In 1950, there were 1,043 New Zealanders in prison. In February 2018, 68 years later, our prison population hit an all-time high of 10,695. The graph below shows the dramatic rise in our rate of imprisonment (the number of people locked up per 100,000 of the population) over this period of time. The graph shows a four-fold increase in the rate – from about 50 inmates (per 100,000 of the population) in 1950, to more than 200 inmates per 100,000 in 2018. This has led to a ten-fold increase (that’s 1,000%) in the total number of inmates since 1950.
Over this time, both Labour and National led governments have built more and more prisons to accommodate the growing muster. In February 2018, Stuff reported the extent of the problem with this headline: “Prisons under ‘immense pressure’ with only enough space for 300 more inmates”.
In response, a mega prison holding up to 3,000 inmates has been planned at Waikeria at an estimated cost of $1 billion, with prison expansion expected to cost $2.5 billion over the next five years. That’s on top of Corrections annual operating budget of $1.5 billion. If the mega prison is built, one thing is certain – it will fill up.
The crime rate is on the decline
If there had also been a 1,000% increase in the number of serious crimes during the same period of time – or a four fold increase in the crime rate – then we might need to keep all these people in prison. But that’s not the case. While crime statistics were on the rise from 1970 up to the mid 1990s, since then they have declined. The graph below (right) appears to show that the number of offences peaked around 1992.
It is important to note that not all crime is reported, so the ‘offence rate’ is not entirely reliable. Each year it also includes thousands of non-violent crimes which may not lead to a prison sentence.
The homicide rate
The number of murders that occur each year is a more reliable indicator of the level of crime in society – especially violent crime – because it is almost impossible to kill someone without that coming to the attention of the police.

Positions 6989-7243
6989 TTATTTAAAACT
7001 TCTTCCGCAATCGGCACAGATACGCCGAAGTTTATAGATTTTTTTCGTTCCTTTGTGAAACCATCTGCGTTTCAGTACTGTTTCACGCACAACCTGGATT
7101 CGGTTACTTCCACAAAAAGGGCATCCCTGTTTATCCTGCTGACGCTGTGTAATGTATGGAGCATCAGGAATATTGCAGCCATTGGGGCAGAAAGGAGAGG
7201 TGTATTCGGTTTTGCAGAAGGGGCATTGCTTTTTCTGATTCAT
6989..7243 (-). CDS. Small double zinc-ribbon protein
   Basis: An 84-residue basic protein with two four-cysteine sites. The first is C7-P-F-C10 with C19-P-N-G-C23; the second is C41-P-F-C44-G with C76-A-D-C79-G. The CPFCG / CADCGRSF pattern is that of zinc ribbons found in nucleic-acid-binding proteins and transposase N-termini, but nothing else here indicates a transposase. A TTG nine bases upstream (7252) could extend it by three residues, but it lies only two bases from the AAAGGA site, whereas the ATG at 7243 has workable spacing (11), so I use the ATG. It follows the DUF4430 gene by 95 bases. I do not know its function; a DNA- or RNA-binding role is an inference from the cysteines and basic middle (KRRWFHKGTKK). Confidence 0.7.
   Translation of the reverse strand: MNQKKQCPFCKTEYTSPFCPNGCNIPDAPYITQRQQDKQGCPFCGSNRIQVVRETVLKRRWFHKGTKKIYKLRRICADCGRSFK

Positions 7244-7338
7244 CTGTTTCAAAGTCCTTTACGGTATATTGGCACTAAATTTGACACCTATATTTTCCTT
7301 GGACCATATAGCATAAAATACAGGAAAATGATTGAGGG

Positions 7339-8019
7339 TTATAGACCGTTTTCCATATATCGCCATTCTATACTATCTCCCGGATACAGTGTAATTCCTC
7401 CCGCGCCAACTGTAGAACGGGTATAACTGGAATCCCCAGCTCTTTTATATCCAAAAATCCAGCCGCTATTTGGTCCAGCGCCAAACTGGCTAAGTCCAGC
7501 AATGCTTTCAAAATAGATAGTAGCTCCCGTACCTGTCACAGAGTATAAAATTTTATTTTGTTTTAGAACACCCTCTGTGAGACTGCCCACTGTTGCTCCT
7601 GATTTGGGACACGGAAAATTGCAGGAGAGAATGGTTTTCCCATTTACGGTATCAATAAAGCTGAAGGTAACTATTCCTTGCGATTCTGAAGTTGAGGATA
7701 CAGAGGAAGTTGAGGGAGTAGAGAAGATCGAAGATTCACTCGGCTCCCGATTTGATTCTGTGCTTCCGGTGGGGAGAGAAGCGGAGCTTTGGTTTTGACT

The murder rate is also on the decline in New Zealand. In 2009, the NZ Herald reported NZ’s murder rate has halved in past 20 years even though, that year, 127 Kiwis were murdered. In 2014, there were 66 murders. Using this as our measure, the level of violent crime in New Zealand continues to decline.
If crime is down, but the number of people in prison keeps rising, then something is wrong with our sentencing laws. For more on that issue, see Why does New Zealand lock up so many people?
The reality is we don’t need another prison. In fact, we need to cut the muster by at least 30%. Why? For a number of reasons, but primarily because the cost is unsustainable. We also need to do it in the next six years. Why? The reason is obvious: the current Labour-led government could be out of office by then.
There are four quick-fix solutions to the problem:
1) Repeal the Bail Amendment Act of 2013 which has led to an additional 1,500 prisoners held on remand.
2) Abolish very short sentences of six months or less. Each year thousands of prisoners serve short sentences; at any one time, there are approximately 560 serving less than six months.
3) Give suspended prisons sentences to offenders whose crimes are serious enough to warrant a sentence between six and 12 months. At any one time, there are approximately 850 prisoners in this category.
4) Allow more prisoners to be automatically released after serving half their sentence. If this regulation applied to prisoners serving five years or less (instead of the current two years or less), it would lower the muster by a further 700 or more.
These strategies are described in detail here and will reduce the prison muster to around 7,000 within the next six years.
If you want to help persuade the Government to cut the prison population, and you don’t want New Zealand to waste $2.5 billion on more prisons, sign the letter of petition here. It will be sent automatically to the appropriate Government Ministers.